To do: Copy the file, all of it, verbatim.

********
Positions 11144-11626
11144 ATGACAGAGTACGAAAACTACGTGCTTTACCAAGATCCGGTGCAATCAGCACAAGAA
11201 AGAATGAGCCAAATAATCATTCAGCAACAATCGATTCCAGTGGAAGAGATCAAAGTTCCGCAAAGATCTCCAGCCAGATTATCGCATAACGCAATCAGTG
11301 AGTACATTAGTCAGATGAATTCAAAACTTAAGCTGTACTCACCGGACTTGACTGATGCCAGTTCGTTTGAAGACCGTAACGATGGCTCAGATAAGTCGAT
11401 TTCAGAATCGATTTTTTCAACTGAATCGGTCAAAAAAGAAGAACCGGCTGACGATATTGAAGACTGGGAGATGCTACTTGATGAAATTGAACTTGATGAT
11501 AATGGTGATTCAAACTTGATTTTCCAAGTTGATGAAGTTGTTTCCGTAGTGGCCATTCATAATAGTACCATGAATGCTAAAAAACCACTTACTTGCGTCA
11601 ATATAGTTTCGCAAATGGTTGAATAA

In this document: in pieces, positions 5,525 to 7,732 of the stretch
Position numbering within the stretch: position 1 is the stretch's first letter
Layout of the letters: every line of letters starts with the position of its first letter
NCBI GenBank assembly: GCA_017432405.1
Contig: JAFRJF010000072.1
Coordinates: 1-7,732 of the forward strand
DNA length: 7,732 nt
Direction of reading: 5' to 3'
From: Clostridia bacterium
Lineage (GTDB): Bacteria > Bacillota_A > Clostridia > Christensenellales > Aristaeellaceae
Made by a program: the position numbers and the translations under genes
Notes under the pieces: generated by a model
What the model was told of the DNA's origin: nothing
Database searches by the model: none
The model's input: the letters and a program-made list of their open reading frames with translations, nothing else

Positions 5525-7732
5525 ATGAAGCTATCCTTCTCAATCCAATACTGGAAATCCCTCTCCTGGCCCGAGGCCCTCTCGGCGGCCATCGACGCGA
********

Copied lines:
Positions 11144-11626
11144 ATGACAGAGTACGAAAACTACGTGCTTTACCAAGATCCGGTGCAATCAGCACAAGAA
11201 AGAATGAGCCAAATAATCATTCAGCAACAATCGATTCCAGTGGAAGAGATCAAAGTTCCGCAAAGATCTCCAGCCAGATTATCGCATAACGCAATCAGTG
11301 AGTACATTAGTCAGATGAATTCAAAACTTAAGCTGTACTCACCGGACTTGACTGATGCCAGTTCGTTTGAAGACCGTAACGATGGCTCAGATAAGTCGAT
11401 TTCAGAATCGATTTTTTCAACTGAATCGGTCAAAAAAGAAGAACCGGCTGACGATATTGAAGACTGGGAGATGCTACTTGATGAAATTGAACTTGATGAT
11501 AATGGTGATTCAAACTTGATTTTCCAAGTTGATGAAGTTGTTTCCGTAGTGGCCATTCATAATAGTACCATGAATGCTAAAAAACCACTTACTTGCGTCA
11601 ATATAGTTTCGCAAATGGTTGAATAA

In this document: in pieces, positions 5,525 to 7,732 of the stretch
Position numbering within the stretch: position 1 is the stretch's first letter
Layout of the letters: every line of letters starts with the position of its first letter
NCBI GenBank assembly: GCA_017432405.1
Contig: JAFRJF010000072.1
Coordinates: 1-7,732 of the forward strand
DNA length: 7,732 nt
Direction of reading: 5' to 3'
From: Clostridia bacterium
Lineage (GTDB): Bacteria > Bacillota_A > Clostridia > Christensenellales > Aristaeellaceae
Made by a program: the position numbers and the translations under genes
Notes under the pieces: generated by a model
What the model was told of the DNA's origin: nothing
Database searches by the model: none
The model's input: the letters and a program-made list of their open reading frames with translations, nothing else

Positions 5525-7732
5525 ATGAAGCTATCCTTCTCAATCCAATACTGGAAATCCCTCTCCTGGCCCGAGGCCCTCTCGGCGGCCATCGACGCGA